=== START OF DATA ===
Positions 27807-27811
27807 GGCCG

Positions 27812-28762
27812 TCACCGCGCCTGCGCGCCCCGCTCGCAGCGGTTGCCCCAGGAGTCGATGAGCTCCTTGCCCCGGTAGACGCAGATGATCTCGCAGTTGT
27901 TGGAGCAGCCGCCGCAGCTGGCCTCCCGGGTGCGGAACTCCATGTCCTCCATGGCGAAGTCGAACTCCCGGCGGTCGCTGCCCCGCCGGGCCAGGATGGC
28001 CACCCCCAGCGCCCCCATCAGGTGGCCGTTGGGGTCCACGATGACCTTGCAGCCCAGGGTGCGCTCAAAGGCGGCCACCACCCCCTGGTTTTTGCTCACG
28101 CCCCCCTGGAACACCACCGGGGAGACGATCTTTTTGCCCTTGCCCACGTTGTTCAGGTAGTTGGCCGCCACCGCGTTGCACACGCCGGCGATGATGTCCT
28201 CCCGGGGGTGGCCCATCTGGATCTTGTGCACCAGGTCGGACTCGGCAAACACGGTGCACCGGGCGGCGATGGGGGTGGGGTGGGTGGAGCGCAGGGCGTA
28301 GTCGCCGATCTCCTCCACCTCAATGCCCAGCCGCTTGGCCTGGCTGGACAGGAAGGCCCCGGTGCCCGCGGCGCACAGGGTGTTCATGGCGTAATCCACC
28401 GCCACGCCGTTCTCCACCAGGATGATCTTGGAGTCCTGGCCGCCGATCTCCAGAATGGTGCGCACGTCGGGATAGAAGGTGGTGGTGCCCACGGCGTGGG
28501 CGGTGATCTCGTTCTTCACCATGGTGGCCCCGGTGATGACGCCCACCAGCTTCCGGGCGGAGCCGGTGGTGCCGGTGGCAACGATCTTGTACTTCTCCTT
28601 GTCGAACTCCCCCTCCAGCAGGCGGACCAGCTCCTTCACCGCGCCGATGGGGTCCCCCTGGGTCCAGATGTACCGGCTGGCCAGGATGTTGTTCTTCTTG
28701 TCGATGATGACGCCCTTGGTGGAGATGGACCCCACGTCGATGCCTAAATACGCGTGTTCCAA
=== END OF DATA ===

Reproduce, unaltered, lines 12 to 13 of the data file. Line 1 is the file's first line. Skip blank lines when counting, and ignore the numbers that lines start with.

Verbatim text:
28601 GTCGAACTCCCCCTCCAGCAGGCGGACCAGCTCCTTCACCGCGCCGATGGGGTCCCCCTGGGTCCAGATGTACCGGCTGGCCAGGATGTTGTTCTTCTTG
28701 TCGATGATGACGCCCTTGGTGGAGATGGACCCCACGTCGATGCCTAAATACGCGTGTTCCAA